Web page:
The reason the commercial references are so loud is that they have very little headroom – the average level is so high that there’s not much room for the peaks (which have been squashed down). When mixing, however, you shouldn’t worry about headroom on the mix bus. You need to give yourself enough headroom that you can focus on the task of mixing – getting the balance between the different sounds right. Wait until mastering before you tackle the “mastering loudness” problem.
If you try to mix at commercial levels (with extremely low headroom) by using a limiter on the mix bus, you’ll have an extremely difficult time of it because every small change you make to a sound will change the other sounds in noticeable and largely unpredictable ways. For example, if you turn up the vocals, the bass might become quieter (because everything becomes quieter). Noticing the bass, you turn it up, which might make the whole mix more distorted (particularly if you’re using saturating processors on your mix bus). It also causes problems because setting a channel to solo causes it to sound very different to how it sounds in the mix (because it’s being modulated by the other channels).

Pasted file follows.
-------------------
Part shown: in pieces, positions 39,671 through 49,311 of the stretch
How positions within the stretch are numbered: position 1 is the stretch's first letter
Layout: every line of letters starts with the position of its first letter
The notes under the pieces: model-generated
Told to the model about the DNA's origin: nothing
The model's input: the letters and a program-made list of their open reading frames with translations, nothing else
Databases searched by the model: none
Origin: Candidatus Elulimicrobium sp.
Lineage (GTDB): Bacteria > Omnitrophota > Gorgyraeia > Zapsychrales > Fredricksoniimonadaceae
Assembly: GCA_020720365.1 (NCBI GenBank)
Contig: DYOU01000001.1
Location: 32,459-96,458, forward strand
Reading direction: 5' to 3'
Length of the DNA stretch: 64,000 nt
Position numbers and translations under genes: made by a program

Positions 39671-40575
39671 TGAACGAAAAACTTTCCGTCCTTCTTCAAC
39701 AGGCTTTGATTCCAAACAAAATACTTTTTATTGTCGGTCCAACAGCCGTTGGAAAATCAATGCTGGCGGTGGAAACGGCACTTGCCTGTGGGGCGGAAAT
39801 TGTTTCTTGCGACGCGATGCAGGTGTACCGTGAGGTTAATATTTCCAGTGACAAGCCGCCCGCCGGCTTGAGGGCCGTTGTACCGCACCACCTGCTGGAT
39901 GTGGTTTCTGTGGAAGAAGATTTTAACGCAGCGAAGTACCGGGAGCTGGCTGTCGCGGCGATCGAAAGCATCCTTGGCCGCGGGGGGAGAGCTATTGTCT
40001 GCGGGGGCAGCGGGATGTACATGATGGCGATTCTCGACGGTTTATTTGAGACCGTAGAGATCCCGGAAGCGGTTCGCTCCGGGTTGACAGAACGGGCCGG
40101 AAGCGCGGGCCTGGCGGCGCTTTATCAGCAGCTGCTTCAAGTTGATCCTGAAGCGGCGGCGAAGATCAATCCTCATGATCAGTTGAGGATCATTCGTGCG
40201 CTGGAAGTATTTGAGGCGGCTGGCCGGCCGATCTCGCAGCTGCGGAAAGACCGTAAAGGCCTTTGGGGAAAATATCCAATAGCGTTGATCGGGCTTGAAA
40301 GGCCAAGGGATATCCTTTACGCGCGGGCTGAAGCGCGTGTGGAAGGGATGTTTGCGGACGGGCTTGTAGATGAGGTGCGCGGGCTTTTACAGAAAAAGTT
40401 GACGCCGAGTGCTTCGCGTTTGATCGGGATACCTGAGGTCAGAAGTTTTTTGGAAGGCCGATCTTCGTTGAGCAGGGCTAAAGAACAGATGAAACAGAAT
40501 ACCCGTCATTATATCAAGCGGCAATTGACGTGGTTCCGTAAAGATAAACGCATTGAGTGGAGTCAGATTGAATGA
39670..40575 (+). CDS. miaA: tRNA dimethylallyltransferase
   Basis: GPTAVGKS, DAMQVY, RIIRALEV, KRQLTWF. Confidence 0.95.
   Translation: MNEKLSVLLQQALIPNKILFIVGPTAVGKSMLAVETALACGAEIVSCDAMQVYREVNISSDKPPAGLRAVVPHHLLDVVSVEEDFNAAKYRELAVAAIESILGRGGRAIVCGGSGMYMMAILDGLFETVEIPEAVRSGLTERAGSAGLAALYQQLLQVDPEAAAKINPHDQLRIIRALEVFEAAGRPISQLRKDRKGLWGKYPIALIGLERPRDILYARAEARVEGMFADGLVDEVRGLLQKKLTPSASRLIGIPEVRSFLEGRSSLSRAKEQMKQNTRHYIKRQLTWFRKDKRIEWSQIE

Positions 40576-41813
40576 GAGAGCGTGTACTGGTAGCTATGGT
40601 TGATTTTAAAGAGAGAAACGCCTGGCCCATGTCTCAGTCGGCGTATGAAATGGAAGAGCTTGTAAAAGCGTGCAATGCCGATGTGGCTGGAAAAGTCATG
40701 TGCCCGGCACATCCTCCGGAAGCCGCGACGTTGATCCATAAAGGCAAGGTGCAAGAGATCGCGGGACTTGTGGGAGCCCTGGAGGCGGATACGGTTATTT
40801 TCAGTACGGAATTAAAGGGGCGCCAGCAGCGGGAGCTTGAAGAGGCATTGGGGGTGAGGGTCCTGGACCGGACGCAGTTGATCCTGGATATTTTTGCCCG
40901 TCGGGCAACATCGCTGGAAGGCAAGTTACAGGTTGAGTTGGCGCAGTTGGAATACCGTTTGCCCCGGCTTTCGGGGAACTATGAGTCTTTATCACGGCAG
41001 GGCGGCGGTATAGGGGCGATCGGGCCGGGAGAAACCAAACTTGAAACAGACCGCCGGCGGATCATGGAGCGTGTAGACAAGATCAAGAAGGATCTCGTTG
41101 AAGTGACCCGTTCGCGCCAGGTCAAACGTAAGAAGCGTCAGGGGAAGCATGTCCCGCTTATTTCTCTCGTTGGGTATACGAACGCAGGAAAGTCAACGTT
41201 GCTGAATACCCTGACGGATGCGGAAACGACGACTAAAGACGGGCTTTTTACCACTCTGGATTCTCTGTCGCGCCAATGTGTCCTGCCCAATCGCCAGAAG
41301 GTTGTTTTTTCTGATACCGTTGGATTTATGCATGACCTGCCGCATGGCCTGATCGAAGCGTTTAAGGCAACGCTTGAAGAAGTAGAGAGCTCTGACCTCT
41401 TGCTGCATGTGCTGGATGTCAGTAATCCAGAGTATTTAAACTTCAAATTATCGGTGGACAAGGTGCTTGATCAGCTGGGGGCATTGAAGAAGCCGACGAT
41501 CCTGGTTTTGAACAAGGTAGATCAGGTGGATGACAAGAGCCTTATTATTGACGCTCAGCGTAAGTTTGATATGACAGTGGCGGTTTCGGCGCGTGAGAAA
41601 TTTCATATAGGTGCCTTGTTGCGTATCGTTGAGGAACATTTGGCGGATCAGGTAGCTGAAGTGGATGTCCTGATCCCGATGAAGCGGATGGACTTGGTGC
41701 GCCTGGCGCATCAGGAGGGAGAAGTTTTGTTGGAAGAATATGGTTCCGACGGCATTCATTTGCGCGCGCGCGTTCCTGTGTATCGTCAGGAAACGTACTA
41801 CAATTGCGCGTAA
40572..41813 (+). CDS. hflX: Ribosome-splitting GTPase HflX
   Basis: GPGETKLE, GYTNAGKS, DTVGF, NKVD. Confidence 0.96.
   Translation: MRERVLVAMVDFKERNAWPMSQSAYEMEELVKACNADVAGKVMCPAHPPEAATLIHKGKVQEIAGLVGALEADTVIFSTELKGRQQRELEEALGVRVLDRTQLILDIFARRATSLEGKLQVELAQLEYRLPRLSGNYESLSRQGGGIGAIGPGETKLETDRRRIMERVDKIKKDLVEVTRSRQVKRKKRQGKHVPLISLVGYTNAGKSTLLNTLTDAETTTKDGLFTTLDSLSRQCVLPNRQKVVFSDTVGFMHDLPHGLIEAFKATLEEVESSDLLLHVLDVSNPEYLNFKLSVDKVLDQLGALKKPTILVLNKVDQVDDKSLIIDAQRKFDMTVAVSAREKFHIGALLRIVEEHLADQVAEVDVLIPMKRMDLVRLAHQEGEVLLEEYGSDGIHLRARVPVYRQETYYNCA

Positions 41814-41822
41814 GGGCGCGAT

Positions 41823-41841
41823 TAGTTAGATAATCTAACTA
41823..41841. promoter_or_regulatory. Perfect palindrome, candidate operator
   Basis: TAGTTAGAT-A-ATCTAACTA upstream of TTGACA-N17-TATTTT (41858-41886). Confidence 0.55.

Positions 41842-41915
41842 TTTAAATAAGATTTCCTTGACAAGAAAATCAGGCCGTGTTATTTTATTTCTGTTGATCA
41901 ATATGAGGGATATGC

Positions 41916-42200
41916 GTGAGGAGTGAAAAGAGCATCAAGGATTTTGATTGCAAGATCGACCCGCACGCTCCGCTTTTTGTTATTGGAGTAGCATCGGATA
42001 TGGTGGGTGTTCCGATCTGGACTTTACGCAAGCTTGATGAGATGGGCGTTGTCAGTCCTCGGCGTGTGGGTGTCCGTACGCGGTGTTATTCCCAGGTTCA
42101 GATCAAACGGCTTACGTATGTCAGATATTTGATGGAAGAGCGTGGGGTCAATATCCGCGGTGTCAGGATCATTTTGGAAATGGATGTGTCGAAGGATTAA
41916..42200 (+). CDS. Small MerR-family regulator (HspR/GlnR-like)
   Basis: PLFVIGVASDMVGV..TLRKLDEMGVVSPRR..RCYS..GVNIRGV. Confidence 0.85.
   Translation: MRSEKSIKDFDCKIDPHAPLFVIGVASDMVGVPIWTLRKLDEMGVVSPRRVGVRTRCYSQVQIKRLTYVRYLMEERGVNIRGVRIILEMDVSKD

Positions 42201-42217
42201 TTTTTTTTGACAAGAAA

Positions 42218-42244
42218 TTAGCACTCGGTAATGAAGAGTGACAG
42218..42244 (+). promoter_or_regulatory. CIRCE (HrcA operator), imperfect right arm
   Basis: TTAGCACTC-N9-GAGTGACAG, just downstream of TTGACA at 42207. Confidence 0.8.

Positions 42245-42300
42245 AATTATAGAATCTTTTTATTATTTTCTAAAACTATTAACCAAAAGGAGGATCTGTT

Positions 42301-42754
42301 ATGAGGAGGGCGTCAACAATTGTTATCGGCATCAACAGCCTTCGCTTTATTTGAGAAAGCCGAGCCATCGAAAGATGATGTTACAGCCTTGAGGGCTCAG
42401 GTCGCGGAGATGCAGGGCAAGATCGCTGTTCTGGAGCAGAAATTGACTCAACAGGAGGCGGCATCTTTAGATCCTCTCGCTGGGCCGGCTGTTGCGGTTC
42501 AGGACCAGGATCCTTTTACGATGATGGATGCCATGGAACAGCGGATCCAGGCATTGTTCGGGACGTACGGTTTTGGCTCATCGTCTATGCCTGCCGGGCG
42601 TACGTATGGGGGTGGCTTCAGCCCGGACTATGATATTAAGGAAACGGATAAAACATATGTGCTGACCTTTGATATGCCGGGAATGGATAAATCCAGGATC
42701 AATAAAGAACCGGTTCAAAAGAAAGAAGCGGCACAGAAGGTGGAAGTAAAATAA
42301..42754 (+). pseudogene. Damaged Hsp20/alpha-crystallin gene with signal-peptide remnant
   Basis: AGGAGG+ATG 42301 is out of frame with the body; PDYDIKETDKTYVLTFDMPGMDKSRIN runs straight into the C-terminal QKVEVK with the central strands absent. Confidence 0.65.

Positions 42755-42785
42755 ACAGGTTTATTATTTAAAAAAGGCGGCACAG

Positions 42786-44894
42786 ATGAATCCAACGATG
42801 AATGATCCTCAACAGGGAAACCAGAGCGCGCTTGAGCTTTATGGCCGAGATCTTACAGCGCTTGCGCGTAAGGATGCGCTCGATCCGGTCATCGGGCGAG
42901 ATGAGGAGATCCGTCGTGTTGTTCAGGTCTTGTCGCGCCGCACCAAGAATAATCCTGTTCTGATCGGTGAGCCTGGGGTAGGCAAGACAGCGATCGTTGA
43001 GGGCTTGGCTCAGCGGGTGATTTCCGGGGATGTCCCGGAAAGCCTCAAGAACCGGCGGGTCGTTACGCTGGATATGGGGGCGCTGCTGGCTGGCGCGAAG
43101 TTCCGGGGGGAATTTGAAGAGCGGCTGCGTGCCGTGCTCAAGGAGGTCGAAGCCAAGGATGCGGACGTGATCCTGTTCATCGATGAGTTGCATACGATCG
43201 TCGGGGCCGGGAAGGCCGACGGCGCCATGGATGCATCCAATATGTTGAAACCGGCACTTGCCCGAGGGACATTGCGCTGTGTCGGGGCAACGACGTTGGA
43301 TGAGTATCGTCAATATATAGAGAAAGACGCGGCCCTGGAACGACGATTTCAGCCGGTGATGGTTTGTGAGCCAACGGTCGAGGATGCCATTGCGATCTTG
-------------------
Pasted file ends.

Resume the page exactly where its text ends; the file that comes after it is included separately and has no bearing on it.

To make sure you have enough headroom at mixing, simply turn your speakers up. Turn the volume up much higher than you would have it for regular listening. Don’t use any processors on your mix bus. Your mix will end up “quiet” (because it’s much further from 0dBfs than your commercial references), but don’t worry. Mastering is a separate process, and one of the purposes of mastering is to bring the overall volume up to its final level.
By doing this, you are free to focus on the mix.